Canada’s prices for a single-bedroom apartment range from $1150.98 in the city centre, to $903.28 outside the city centre. Meanwhile, cities like Vancouver and Toronto have similar yet higher apartment rent prices, whereas Montreal is quite affordable.

8. Social life charm

German students relax at the Martin-Luther-Universität Halle-Wittenberg, Saxony-Anhalt. Photo: DPA

Contrary to popular belief, Germans are welcoming and inviting towards international students.

Furthermore, drinking is cheaper, especially beer. As opposed to the US where drinking is not allowed until the age of 21, in Germany it's all legal from 18.

In short, there are tons of entertaining activities, historical and alluring places and sights waiting to be explored as much in Germany as in the rest of the Anglophone countries.

Culture shock may initially be inevitable in respect to the differences encountered from one country to another, but learning a few social norms and keeping focused will allow for you to quickly settle in.

9. Are we there yet?

Overall, job opportunities are abundant for post-graduates, especially if immersed in a more precise study field.

Broader and general study fields are less favourable for employment and therefore longer waiting periods after graduation can be expected.

In 2016, the US unemployment rate decreased to 5 percent, but as a result, salaries suffered a similar decrease.

Meanwhile in Canada, the overall unemployment rate is 6.8 percent, yet it seems rather hard for students to find jobs that correlate with their study fields. Although, graduate unemployment rate in 2015 reached 13.3 percent, while part-time jobs went on the rise.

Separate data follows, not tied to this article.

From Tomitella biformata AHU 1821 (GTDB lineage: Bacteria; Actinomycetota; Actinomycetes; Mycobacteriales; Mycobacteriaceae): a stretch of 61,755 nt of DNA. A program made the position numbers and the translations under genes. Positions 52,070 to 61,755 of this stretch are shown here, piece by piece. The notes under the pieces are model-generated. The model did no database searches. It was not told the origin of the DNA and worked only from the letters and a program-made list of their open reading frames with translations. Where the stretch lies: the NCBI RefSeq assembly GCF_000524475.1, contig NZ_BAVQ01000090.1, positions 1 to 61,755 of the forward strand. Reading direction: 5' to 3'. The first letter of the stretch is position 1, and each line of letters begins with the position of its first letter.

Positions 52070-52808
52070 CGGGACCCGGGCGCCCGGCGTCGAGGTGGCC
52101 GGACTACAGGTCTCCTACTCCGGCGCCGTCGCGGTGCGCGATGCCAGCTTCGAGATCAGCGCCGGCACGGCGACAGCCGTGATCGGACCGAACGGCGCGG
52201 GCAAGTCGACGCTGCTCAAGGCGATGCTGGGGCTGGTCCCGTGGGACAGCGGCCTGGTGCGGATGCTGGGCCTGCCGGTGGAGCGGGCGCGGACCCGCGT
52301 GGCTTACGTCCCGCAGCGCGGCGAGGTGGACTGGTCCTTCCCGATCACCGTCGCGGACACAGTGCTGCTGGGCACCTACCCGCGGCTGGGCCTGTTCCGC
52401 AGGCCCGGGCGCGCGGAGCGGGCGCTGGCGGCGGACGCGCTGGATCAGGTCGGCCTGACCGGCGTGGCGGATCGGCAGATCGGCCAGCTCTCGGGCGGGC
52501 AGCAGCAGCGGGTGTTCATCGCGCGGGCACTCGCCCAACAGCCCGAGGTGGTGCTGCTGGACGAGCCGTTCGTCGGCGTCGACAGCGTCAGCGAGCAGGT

In the UK, the postgraduate unemployment rate reached 3.9 percent, the lowest since 2007, as per January-March 2015 statistics.

On the other hand, Australia’s unemployment rate stands at 11 percent, while only 68 percent of bachelor graduates in 2014 had a full-time job four months after graduation.

Germany has the lowest unemployment rate in EU at 6.9 percent, and only 10 percent of German graduates work in jobs unrelated to their study fields. Around two-thirds of all German students attend dual vocational training programs, which involve theoretical teaching and a lot of work in practice in companies and positions that match with their field of study, where students get to familiarize hands-on with the theory knowledge they attain during classes.

The Bauhaus University in Weimar. Photo: DPA

The 'unthinkable' is happening

The flocking of students towards Germany, and not the UK or the US, would have been unthinkable 20 or 30 years ago. Today, even some UK and US nationals are moving to Germany to pursue their higher education: undergraduate, research, and postgraduate likewise.

The advantage of Germany lies precisely in its international concept. So, if studying at a notable university without student debts is what you are looking for, Germany is keeping an open door.

Melissa Lawrence is a content manager at www.studying-in-germany.org

SHOW COMMENTS